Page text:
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    ABSTRACT: Lateral abdominal wall muscles in children and adolescents have not been characterised to date. In the present report, we examined the reliability of the ultrasound measurement and thickness of the oblique external muscle (OE), oblique internal muscle (OI) and transverse abdominal muscle (TrA) at rest and during abdominal drawing-in manoeuvre (ADIM) on both sides of the body in healthy adolescents. We also determined possible differences between boys and girls and defined any factors—such as body mass, height and BMI—that may affect the thickness of the abdominal muscles. B-mode ultrasound was used to assess OE, OI and TrA on both sides of the body in the supine position. Ultrasound measurements at rest and during ADIM were reliable in this age group (ICC3,3>0.92). OI was always the thickest and TrA the thinnest muscle on both sides of the body. In this group, an identical pattern of the contribution of the individual muscles to the structure of the lateral abdominal wall (OI>OE>TrA) was observed. At rest and during ADIM, no statistically significant side-to-side differences were demonstrated in either gender. The body mass constitutes between 30% and <50% of the thickness differences in all muscles under examination at rest and during ADIM. The structure of lateral abdominal wall in adolescents is similar to that of adults. During ADIM, the abdominal muscles in adolescents react similarly to those in adults. This study provided extensive information regarding the structure of the lateral abdominal wall in healthy adolescents.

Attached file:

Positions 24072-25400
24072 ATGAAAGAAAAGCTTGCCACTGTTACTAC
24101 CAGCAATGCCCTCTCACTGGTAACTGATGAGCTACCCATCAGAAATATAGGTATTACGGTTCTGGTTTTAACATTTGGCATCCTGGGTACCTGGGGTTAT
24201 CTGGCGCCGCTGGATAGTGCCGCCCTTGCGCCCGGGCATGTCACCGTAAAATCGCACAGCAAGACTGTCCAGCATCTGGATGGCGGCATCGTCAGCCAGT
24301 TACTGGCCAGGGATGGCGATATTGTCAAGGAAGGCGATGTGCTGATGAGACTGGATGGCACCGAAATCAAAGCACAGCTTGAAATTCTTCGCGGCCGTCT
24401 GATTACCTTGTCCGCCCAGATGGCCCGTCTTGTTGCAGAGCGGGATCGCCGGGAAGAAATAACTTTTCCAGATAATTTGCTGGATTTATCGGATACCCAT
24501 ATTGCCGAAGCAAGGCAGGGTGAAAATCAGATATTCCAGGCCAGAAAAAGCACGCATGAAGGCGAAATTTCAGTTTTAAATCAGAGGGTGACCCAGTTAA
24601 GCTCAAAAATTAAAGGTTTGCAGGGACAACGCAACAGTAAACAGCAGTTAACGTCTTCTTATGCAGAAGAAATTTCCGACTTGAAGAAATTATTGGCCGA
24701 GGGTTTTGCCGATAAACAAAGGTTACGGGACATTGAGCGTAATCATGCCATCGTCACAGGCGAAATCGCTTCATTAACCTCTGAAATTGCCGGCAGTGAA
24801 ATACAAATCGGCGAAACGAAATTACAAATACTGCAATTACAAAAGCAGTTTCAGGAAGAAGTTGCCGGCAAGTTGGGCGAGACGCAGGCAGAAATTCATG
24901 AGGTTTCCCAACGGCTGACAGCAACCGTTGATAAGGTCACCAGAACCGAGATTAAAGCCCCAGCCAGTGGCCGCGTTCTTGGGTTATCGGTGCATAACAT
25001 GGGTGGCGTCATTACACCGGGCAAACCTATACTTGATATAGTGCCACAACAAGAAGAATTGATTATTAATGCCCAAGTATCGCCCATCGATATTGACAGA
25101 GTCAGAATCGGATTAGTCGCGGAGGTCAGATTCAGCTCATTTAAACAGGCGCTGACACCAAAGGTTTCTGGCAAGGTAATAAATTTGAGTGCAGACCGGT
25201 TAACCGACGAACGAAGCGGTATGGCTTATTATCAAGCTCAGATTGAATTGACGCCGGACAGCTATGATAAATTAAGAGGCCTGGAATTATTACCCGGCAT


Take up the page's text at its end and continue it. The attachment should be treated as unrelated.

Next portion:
Manual Therapy 07/2014; 20(1). DOI:10.1016/j.math.2014.07.009 · 1.71 Impact Factor
    • "While posture 5 involves less lumbar lordosis than posture 9, it also involves considerably greater thoracic extension and forward trunk lean. Therefore, posture 5 is likely to be associated with higher levels of muscle activation, particularly of muscles such as thoracic erector spinae, iliocostalis longissimus pars thoracis and external oblique (O'Sullivan et al., 2006; Claus et al., 2009b; Reeve and Dilley, 2009). As a result, posture 5 may be associated with greater fatigue and potential discomfort (Lander et al., 1987). "